Do something like RAID 5 over multiple packets. Then you can
handle cards that just drop corrupt packets.

^ permalink raw reply	[flat|nested] 13+ messages in thread

* Re: Ethernet Error Correction
  2001-09-25 21:43 ` Matti Aarnio
@ 2001-09-27 14:22   ` Pavel Machek
  2001-10-02  9:29     ` Vojtech Pavlik
  0 siblings, 1 reply; 13+ messages in thread
From: Pavel Machek @ 2001-09-27 14:22 UTC (permalink / raw)
  To: Matti Aarnio; +Cc: Karel Kulhavy, linux-kernel

Hi!

> 	Also, generic PROMISC mode still drops off received frames
> 	with CRC error.

Hmm, sounds good. Someone should create tool for communication over
ethernet with broken crc's. Such communication would be stealth from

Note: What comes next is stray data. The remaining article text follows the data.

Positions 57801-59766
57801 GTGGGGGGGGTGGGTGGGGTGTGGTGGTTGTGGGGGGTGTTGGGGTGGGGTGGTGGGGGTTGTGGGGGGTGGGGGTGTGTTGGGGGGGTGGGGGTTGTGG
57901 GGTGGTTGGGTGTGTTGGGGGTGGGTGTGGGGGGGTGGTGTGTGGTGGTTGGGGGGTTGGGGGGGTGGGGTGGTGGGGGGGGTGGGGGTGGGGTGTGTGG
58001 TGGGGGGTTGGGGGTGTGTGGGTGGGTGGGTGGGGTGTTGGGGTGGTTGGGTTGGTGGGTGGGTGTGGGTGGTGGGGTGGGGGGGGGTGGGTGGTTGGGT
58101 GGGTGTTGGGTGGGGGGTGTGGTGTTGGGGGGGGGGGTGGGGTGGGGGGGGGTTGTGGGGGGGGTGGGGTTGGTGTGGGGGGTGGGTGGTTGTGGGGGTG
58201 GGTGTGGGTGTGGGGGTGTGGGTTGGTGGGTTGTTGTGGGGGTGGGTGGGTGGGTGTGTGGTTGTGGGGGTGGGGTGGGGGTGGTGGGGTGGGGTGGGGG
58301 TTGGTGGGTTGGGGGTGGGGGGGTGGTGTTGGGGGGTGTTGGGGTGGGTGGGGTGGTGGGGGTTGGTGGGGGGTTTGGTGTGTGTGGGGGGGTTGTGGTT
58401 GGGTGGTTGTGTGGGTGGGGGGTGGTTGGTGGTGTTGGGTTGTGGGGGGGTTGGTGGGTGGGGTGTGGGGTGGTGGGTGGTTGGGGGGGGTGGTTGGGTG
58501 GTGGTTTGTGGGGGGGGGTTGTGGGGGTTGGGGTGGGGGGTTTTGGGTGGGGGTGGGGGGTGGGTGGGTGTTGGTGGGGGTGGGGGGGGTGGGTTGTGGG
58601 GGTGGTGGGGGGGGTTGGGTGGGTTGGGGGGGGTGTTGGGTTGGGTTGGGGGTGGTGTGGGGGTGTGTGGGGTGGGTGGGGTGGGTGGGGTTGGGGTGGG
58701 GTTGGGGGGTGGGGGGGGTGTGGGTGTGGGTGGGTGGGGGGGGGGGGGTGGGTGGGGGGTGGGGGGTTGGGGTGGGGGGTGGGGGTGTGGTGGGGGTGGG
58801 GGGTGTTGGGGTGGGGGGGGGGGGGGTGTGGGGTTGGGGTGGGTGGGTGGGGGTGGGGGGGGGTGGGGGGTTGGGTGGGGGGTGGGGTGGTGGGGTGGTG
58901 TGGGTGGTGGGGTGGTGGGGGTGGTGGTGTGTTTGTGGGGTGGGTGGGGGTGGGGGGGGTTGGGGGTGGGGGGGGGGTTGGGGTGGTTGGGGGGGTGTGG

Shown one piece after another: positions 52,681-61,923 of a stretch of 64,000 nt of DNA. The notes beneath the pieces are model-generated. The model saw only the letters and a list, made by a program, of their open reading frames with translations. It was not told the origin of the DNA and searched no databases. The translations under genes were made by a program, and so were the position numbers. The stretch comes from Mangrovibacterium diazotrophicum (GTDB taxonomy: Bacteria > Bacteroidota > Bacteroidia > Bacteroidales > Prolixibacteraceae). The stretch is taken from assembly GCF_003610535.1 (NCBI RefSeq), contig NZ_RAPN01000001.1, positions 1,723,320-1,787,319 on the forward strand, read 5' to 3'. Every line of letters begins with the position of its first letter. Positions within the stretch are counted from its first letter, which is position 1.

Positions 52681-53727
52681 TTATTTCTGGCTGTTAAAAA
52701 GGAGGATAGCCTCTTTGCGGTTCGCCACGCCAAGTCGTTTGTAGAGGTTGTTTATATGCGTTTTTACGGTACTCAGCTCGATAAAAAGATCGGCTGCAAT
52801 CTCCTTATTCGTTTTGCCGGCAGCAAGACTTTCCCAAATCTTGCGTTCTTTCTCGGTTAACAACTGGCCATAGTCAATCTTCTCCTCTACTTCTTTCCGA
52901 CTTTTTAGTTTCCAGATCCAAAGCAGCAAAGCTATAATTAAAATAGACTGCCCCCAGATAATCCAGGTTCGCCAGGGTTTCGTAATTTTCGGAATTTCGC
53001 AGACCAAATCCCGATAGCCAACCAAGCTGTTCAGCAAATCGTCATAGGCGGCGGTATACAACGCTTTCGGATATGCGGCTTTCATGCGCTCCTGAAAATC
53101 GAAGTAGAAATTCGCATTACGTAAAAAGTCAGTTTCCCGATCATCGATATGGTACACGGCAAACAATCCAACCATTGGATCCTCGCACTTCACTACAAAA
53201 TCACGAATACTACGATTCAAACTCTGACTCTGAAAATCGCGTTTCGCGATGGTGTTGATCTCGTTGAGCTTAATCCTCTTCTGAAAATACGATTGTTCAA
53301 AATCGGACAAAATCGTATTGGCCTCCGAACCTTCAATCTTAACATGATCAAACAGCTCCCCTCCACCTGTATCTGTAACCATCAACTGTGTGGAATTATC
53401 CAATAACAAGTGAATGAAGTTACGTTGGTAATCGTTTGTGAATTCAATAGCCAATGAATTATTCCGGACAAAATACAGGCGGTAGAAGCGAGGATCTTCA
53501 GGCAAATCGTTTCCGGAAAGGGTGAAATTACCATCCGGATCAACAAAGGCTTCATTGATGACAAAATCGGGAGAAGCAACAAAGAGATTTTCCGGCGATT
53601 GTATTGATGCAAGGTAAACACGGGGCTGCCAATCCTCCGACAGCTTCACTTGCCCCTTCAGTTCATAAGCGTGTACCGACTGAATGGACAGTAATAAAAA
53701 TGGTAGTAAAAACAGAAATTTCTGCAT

normal tcpdump. Do it on your provider's network to escape accounting ;^)

-- 
Philips Velo 1: 1"x4"x8", 300gram, 60, 12MB, 40bogomips, linux, mutt,
details at http://atrey.karlin.mff.cuni.cz/~pavel/velo/index.html.


^ permalink raw reply	[flat|nested] 13+ messages in thread

* Re: Ethernet Error Correction
  2001-09-27 14:22   ` Pavel Machek
@ 2001-10-02  9:29     ` Vojtech Pavlik
  2001-10-02  9:48       ` Pavel Machek
  0 siblings, 1 reply; 13+ messages in thread
From: Vojtech Pavlik @ 2001-10-02  9:29 UTC (permalink / raw)
  To: Pavel Machek; +Cc: Matti Aarnio, Karel Kulhavy, linux-kernel

On Thu, Sep 27, 2001 at 02:22:51PM +0000, Pavel Machek wrote:
> Hi!
> 
> > 	Also, generic PROMISC mode still drops off received frames
> > 	with CRC error.
> 
> Hmm, sounds good. Someone should create tool for communication over
> ethernet with broken crc's. Such communication would be stealth from